There are LinuxDistributions that exist only to provide firewalling; PerryLorier is working on a FireWall-on-a-disc system. You can technically speaking shut a Linux machine down into Kernel-only mode and still be running a FireWall.
To create a rule that will send back an ICMP message, use
iptables -A chain [...] --jump REJECT --reject-with icmp-port-unreachable
The type corresponds to an ICMP error and can be one of:
iptables -D chain [rule number] iptables -D chain [rule description]
Hint: if you want to delete a rule and you don't want to have to mess around with specifying ports etc, try iptables -L --line-numbers. Then you can just use iptables -D FORWARD 1 to remove it.
iptables [-t <table>] -F [chain]
This removes all rules from the specified table and chain, or all the chains in the table if none is specified.
Hint: It won't delete any user-defined chains, although it will remove the rules within them, nor will it set the default policy for the table. This, though, should:
iptables -t filter -F iptables -t filter -X iptables -t nat -F iptables -t nat -X iptables -t mangle -F iptables -t mangle -X iptables -t filter -P INPUT ACCEPT iptables -t filter -P FORWARD ACCEPT iptables -t filter -P OUTPUT ACCEPT iptables -t nat -P PREROUTING ACCEPT iptables -t nat -P OUTPUT ACCEPT iptables -t nat -P POSTROUTING ACCEPT iptables -t mangle -P PREROUTING ACCEPT iptables -t mangle -P INPUT ACCEPT iptables -t mangle -P FORWARD ACCEPT iptables -t mangle -P OUTPUT ACCEPT iptables -t mangle -P POSTROUTING ACCEPT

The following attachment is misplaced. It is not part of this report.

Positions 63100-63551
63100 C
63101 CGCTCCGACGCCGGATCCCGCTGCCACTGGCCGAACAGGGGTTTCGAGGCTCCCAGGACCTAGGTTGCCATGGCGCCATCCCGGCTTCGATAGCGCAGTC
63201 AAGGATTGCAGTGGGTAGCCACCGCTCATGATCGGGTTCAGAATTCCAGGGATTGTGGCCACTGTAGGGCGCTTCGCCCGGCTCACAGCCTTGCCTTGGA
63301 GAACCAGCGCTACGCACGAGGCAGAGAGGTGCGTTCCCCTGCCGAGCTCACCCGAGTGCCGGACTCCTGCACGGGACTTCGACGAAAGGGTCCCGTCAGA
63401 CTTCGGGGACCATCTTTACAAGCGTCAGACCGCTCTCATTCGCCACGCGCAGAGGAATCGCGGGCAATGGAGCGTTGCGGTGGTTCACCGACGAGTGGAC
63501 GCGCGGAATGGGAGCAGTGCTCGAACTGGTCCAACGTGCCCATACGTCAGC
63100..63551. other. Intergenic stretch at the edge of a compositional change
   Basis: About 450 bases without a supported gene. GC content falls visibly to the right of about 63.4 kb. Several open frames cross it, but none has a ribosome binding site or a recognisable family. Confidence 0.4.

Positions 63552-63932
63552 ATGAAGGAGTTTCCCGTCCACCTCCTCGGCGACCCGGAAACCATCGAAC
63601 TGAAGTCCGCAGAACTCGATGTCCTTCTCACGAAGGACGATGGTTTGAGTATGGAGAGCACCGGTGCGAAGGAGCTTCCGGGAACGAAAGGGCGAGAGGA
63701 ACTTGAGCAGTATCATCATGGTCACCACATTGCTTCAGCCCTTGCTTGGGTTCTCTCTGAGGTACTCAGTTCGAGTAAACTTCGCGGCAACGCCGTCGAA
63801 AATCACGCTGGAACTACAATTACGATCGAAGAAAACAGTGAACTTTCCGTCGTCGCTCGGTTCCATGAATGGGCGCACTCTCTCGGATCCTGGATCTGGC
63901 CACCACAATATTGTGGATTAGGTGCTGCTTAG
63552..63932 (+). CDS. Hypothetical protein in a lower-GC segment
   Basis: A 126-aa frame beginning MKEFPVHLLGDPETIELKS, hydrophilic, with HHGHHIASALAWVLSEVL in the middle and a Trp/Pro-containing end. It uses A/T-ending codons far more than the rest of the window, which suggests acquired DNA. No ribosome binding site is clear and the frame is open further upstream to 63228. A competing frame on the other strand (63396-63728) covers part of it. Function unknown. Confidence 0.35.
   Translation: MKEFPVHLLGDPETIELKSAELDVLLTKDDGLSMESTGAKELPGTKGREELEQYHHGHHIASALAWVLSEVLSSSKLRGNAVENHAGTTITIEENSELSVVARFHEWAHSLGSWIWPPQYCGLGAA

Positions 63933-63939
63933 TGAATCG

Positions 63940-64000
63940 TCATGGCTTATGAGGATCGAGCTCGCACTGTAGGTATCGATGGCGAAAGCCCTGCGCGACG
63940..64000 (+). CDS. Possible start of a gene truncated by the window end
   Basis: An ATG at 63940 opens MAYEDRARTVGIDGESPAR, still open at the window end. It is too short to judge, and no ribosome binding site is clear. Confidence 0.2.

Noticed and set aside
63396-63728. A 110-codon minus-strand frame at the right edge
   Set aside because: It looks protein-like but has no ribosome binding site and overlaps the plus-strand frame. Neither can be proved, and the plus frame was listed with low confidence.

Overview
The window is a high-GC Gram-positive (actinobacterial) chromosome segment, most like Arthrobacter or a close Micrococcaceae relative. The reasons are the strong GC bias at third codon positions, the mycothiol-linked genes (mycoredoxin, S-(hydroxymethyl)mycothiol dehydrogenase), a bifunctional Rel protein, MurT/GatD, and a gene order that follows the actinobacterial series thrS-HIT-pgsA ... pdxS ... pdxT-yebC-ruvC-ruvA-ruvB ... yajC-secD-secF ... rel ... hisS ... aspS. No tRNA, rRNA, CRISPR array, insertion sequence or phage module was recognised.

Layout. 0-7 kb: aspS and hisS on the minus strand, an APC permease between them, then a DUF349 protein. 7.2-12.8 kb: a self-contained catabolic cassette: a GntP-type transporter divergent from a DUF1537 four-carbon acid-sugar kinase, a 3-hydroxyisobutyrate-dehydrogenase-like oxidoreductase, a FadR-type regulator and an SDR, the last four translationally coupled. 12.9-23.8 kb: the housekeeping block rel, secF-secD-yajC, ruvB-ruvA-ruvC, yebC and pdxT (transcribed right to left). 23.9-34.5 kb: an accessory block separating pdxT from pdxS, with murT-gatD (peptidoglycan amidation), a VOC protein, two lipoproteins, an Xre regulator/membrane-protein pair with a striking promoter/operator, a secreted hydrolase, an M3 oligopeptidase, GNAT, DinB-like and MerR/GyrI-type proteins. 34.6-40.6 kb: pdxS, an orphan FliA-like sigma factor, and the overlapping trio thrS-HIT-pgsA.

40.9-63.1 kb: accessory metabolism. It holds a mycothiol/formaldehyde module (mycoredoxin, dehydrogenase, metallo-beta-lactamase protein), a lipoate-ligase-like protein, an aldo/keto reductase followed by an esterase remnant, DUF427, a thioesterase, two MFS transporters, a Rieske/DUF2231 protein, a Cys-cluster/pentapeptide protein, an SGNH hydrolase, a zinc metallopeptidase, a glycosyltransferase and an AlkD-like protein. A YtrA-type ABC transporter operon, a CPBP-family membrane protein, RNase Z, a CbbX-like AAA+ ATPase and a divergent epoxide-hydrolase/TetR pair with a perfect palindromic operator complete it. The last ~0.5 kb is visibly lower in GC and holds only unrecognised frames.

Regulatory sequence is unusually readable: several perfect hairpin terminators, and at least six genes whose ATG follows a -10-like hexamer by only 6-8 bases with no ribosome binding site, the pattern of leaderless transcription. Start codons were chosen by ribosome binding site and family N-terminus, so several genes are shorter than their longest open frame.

iptables -A FORWARD -p tcp --tcp-flags SYN,RST SYN -j TCPMSS --clamp-mss-to-pmtu
If you have a FireWall running iptables, chances are you'll want to forward a port at some point (to run a P2P app, a game server etc).
Experiment with this command line, substituting the emphasized bits according to your needs:
iptables -t nat -A PREROUTING -i ppp0 -j DNAT -p tcp --to=10.69.1.200 --dport 4661
Make sure you have ECN (Explicit Congestion Notification) disabled and don't have any TypeOfService settings in your FireWall script. If you know what you're doing, try iptables -t mangle -F PREROUTING which should clean up any of them.
Alternatively, you can go with the Don't fix good science to work with a bad implementation, or manually add rules allowing access to the NZ Herald IPs.
Also, it should be noted that some home routers don't seem to like ECNs either. If you're having problems accessing the InterNet with a home ADSL router, and tcpdump(8) output is mentioning packets with SWE?, try turning ECNs off as seen in the ECN page.
If you want to be able to run a process that responds to requests on a Port below 1024 without running it as the SuperUser, a simple approach is to have it bind to some port above 1024, then configure a lower layer in the NetworkStack to do the legwork. On Linux, a convenient way to achieve this is by using iptables(8):
iptables --table nat -A PREROUTING -p tcp --dport $external_port -i eth0 -j REDIRECT --to-ports $local_port
This way, you could have a process bind to port 8080 locally, but have it appear to outsiders as though it was listening on port 80.